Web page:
What have we done so far?

Because of data modernization, we are already at a very different place than we were before the pandemic.

DMI 2021 snapshot

Read our 2021 DMI Snapshot to explore our progress to date, and see our timeline of notable milestones and advancements.

At the beginning of the pandemic, we had no national system for tracking both positive and negative laboratory test results, which is necessary to measure the spread of disease in communities.

CDC created a new pathway for laboratory data through COVID electronic laboratory reporting (CELR), capable of delivering more than a million test results per day.

When we began collecting data on COVID cases, only a handful of healthcare facilities were capable of sending electronic case reports (eCR), which automatically pull data from health records and deliver it to jurisdictions.

  • Today, thousands of healthcare facilities are exchanging automated, near real-time critical patient data with over 60 public health agencies for real-time tracking of COVID-19 and other public health threats (watch a video).
  • This massive scale-up of eCR has allowed many healthcare facilities to turn off their fax machines and send data to state, tribal, local, and territorial (STLT) health departments more easily than ever before.

We have responded to the need for faster and more complete death data to inform the COVID-19 response.

  • For the first time in 2021, CDC released COVID-19 preliminary mortality estimates on CDC WONDER, advancing near-real time surveillance while expanding access to death data that addresses critical public health needs.
  • CDC also provided new data on excess deaths and expanded reporting of death data and life expectancy by race and Hispanic origin.

The pandemic also underscored the need for a comprehensive system to track and understand the impacts of vaccinations in adults.

  • CDC built a new Immunization Data Lake (IZDL) capable of receiving and storing many types of data at any scale and increasing analytic capabilities for public health action.
  • The data lake tracks and enables analysis of more types of data and expands vaccine effectiveness data through the use of electronic health records.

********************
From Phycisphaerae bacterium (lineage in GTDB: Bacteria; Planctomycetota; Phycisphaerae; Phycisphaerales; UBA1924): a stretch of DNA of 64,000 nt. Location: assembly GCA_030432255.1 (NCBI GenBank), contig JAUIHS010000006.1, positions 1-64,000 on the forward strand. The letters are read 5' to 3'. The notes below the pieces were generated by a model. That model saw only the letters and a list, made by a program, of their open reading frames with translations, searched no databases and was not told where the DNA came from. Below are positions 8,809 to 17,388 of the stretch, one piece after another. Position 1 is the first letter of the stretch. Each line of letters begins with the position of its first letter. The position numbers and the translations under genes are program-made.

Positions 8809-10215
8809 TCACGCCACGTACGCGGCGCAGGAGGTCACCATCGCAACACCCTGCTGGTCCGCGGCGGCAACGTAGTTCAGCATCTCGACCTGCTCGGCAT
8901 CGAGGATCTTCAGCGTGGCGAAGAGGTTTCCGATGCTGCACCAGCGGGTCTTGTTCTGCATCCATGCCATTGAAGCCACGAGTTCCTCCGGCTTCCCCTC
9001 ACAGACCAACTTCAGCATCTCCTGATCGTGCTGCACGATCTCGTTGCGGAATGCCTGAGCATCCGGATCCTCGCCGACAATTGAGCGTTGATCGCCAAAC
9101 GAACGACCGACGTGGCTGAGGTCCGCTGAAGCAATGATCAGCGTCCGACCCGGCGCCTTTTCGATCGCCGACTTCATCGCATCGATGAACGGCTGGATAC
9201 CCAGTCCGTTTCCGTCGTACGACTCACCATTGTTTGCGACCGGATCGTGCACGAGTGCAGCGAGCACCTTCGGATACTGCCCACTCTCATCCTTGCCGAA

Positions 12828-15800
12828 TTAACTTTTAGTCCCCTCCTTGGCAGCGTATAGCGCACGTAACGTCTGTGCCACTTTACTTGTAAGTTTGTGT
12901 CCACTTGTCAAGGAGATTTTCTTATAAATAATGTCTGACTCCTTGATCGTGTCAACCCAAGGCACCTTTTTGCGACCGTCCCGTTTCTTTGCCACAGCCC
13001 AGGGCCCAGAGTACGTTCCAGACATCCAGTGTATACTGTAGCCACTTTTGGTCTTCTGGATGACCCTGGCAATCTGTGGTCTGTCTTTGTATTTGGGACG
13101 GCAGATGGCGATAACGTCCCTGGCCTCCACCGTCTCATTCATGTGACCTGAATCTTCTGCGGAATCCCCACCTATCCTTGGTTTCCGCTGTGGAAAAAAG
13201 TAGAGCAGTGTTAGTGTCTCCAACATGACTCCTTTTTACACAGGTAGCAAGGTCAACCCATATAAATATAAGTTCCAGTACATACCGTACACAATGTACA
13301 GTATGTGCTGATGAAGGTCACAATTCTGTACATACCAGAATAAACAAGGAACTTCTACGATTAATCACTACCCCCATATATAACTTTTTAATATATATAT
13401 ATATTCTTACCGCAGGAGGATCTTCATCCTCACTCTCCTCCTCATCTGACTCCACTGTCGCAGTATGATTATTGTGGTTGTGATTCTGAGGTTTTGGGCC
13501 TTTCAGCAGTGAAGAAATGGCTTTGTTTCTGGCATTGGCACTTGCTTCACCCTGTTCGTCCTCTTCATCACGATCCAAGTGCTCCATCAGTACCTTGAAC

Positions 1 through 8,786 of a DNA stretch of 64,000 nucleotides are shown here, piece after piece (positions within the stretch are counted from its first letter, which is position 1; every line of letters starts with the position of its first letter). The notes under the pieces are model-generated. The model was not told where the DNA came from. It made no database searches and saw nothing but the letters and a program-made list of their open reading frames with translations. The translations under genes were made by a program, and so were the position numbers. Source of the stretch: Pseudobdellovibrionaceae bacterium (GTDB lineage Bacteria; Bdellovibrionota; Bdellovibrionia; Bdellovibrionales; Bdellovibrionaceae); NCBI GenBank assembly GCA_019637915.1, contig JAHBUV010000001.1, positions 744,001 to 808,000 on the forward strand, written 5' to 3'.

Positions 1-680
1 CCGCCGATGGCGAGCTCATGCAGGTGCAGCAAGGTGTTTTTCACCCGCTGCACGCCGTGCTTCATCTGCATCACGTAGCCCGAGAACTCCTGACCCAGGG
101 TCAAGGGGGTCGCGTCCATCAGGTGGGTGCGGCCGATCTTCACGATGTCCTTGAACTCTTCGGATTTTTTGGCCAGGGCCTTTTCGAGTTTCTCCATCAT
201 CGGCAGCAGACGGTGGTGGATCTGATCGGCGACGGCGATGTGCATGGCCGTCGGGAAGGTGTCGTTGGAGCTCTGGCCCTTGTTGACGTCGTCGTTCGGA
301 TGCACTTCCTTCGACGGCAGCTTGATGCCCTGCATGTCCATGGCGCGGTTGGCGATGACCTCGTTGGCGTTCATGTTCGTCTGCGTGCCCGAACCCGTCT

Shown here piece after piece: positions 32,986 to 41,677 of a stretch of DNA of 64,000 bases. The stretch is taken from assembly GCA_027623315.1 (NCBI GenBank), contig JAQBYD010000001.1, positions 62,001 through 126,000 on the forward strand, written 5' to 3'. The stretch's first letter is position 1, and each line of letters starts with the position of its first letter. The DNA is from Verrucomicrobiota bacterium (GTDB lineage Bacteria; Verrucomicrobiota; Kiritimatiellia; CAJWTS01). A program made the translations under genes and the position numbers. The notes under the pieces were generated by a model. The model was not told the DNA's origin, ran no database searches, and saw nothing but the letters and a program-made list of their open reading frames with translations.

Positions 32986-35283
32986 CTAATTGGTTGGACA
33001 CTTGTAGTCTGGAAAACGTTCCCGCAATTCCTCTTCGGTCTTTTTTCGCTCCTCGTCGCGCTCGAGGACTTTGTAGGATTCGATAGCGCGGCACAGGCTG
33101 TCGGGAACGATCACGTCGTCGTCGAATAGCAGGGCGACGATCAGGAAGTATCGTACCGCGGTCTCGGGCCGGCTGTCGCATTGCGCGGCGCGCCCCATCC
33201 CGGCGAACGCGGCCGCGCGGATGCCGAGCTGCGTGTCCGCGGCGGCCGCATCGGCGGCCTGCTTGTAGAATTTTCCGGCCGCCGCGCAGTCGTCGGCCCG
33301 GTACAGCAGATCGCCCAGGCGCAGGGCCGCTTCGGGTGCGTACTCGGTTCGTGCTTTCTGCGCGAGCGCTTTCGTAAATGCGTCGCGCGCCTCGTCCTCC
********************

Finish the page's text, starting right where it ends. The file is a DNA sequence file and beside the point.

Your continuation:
• This is one of the first applications of innovative privacy preserving record linkage at scale and has immensely improved the data quality

We are also collaborating with technology partners like ONC and HL7® on policies and standards to make data more interoperable across previously disconnected systems.

  • We are focused on a number of initiatives that are happening within and beyond public health to develop maximally efficient and sustainable ways of accessing and sharing health data.

Inside CDC’s doors, we responded to the increased volume and velocity of data by standing up a cloud-based platform that allows our scientists to catalog, analyze, and publish findings faster than previously possible.

  • Within the first year of operation, CDC’s Enterprise Data, Analytics, and Visualization tools saved more than $6.5M dollars in infrastructure investments that would have been made to build smaller versions of data silos.

Through DMI, we are seeing possibilities now that we could not have imagined just a few short years ago.

  • Because of data modernization, we now have artificial intelligence detecting legionella dangers, more systems evaluating information on people’s social and mental well-being, and complex data for millions of genomes being sequenced that help us monitor COVID virus variants like Delta.
  • We continue to bridge the gap between the data we have now and the data we need to fully understand and address the drivers of health disparities.
  • We have answered the public’s needs for information by applying machine learning and natural language processing to problems such as identifying cases of multisystem inflammatory syndrome in children (MIS-C) and by creating the “Clara” COVID chatbot.
  • And, to take our data even further into the future, in August 2021 CDC stood up a new National Center for Epidemic Forecasting and Outbreak Analytics that will enable public health to do more research, find better tools, and help CDC use data more efficiently, and translate and communicate what we learn more effectively.
Resources
  • Projects and priorities: Learn more about the growing suite of activities that are pushing modernization forward
  • DMI and COVID-19: See how gains made during the are now building a bridge to a new kind of surveillance and better approaches to public health data.